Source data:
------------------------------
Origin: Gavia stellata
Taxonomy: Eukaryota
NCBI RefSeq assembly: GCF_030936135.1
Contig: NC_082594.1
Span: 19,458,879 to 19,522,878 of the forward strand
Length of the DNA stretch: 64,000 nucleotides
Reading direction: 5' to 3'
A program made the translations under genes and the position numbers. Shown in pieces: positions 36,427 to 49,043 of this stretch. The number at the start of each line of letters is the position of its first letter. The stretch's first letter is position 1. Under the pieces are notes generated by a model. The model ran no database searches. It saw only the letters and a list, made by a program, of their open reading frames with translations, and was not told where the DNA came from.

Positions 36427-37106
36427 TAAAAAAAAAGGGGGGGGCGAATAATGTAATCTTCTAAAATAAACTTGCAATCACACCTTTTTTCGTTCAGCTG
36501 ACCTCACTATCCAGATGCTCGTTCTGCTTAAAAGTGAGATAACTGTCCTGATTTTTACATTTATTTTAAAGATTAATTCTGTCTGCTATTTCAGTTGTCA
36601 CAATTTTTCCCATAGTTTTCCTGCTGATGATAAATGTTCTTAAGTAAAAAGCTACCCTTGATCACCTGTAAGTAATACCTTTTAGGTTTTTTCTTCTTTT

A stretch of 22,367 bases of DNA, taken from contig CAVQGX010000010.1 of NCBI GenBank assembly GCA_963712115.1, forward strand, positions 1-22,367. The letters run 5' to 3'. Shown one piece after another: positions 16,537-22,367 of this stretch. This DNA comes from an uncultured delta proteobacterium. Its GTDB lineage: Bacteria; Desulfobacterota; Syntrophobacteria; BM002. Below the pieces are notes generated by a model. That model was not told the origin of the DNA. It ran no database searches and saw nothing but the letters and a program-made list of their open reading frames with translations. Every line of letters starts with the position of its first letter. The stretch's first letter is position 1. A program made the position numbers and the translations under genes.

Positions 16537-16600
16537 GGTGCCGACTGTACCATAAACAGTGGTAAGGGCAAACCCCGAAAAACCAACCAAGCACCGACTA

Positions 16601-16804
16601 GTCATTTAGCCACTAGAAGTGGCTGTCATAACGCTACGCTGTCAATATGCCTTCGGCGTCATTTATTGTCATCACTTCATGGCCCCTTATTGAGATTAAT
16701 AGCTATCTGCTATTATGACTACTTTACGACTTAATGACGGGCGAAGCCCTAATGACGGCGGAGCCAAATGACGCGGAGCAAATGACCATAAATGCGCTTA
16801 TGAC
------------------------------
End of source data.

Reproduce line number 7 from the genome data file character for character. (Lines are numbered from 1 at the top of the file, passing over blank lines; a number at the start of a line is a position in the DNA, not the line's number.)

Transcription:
Reading direction: 5' to 3'